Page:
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After over-dosing on Oscar nominated films in the week leading up to the ceremony, a little break was in order. Taking a few days to catch up on the odd TV show here and there, I returned to the cinematic world with The Heat, Sandra Bullock and Melissa McCarthy’s recent buddy-cop-comedy. Was this Heat on fire or had the pilot-light gone out? The answer, gentle readers, lies beyond.


Sometimes, a film can simultaneously meet your expectations and disappoint them. To be frankly honest, I didn’t go into The Heat expecting much but I was more than open for being unexpectedly impressed. I liked Paul Feig’s previous film, Bridesmaids, but didn’t love it, finding it to be way too uneven and unnecessarily crude. I’d seen pre-release trailers for The Heat that did nothing for me, pitching the movie in a strange place between a straight action flick and a silly comedy, although none of the jokes worked (for me, at least). I like both Bullock and McCarthy in doses but find either one to be rather unbearable in certain roles. This film really could have gone either way with me but, unfortunately, it seemed a bit more content to plow a rather confused middle ground. When it worked, however, The Heat was really something. Too bad, then, that it didn’t work more often.

We’re first introduced to Ashburn (Bullock) in the middle of a big drug bust. She’s the kind of by-the-book, ultra-driven, almost psychic cop (in this case, FBI agent) that seems to exist solely to collect commendations and peer derision in equal numbers. She has her eye on a supervisory position at the Bureau but her boss isn’t convinced that she can play nice with others (spoiler: she can’t). In order to test her mettle for a potential promotion, Ashburn is sent to Boston in order to retrieve a mysterious bad-guy by the name of Larkin. Once there, she must work with a scruffy, foul-mouthed undercover cop named Mullins (McCarthy), the polar-opposite of Ashburn’s stuck-up, Type-A personality. As expected, Ashburn and Mullins get along like water and oil, making it exceedingly difficult to get anything done. With her boss and two pushy DEA agents (Taran Killam and Dan Bakkedahl) constantly on her ass, Ashburn must do the unthinkable: treat Mullins like an actual, honest-to-god person! Will Ashburn and Mullins get their man? Will Ashburn get her promotion? Will Mullins ever go more than two minutes without saying “fuck”? The answers, probably, won’t surprise you.

As with Bridesmaids, the biggest problem with The Heat ends up being its inconsistency. When the film is funny, it’s very funny. Bullock gets several choice moments (my two favorites being the scene where she snuggles with a cat only for it to be revealed that it’s the neighbor’s cat and the point where she apologizes profusely to a mother and infant in a bar only to realize that the baby had no business in the bar) that play against audience expectations and the “fish-out-of-water” element works quite well, at least as far as she’s concerned. McCarthy, though much less consistent than Bullock, also gets some good airtime, although the vast majority of her character’s inherent “humor” seems to come from her ridiculously filthy language, a gimmick which immediately grows old. McCarthy gets one truly bravura scene where she chases a pimp first by car, then on foot, becoming injured in the process but continuing the pursuit (albeit in drastically slowed down form). The chase ends with McCarthy pegging the pimp in the head with a watermelon, more out of frustration than anything else, and the whole thing is perfectly staged.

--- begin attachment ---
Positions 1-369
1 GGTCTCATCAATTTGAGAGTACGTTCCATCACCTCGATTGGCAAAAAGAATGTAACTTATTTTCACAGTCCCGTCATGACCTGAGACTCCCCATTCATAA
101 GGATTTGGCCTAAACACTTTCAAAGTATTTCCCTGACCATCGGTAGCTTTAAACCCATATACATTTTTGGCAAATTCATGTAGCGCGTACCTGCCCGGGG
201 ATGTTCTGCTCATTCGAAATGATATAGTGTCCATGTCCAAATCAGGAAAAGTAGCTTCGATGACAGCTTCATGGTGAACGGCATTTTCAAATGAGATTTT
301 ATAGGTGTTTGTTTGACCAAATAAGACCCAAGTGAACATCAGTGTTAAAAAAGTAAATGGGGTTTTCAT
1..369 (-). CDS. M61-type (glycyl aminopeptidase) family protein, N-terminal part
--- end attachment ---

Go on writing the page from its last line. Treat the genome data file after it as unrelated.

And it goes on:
There’s plenty of choice dialogue, as well, most of it centered around the prickly relationship between Ashburn and Mullins. The two have pretty exquisite comic timing and the best lines (“I’m not trying to be rude,” Ashburn says regarding Mullins’ apartment, “but you could catch a MRSA infection in here.” After staring at her for a beat, Mullins dryly replies: “What part of that wasn’t rude?”) come across as both smart and funny. Unfortunately, the film also has a tendency to wallow in over-inflated action-film clichés (part of the joke, I suppose, like Hot Fuzz) which results in moments like the one where Bullock shouts “You gave me a ring, motherfucker” in her best John McClane mode, only to have it come across as limp parody. As a rule, the two halves fit uneasily together, resulting in scenes like the one where Ashburn performs a very messy tracheotomy in a crowded restaurant. Hot Fuzz had a similar tonal issue but Edgar Wright was much more skilled at giving each side of the coin a cohesive identity…at least more successful than Feig is.

More than anything, The Heat is frustrating because there are constant reminders of the film it could have been, particularly with more judicious editing. The film is long for an action-comedy (almost two hours) and feels every minute of it. In particular, the first 40 minutes of the movie are a drag, although things pick up considerably after the mid-point. Shorn of a good 30-40 minutes, The Heat would have been immeasurably tighter, although this current trend towards “more is better” run times indicates that this trend is only getting started. At this point, I look forward to the first 3-hour A Haunted House film.

Ultimately, The Heat is a fun, flawed and occasionally outstanding action-comedy but pretty weightless. It’s hard to say how this would have ended up with a different director or as a shorter overall film but there’s enough good material here to keep most fans satisfied. Here’s to hoping, however, that Bullock and McCarthy eventually get the starrer that they both deserve: until then, The Heat does a pretty decent job.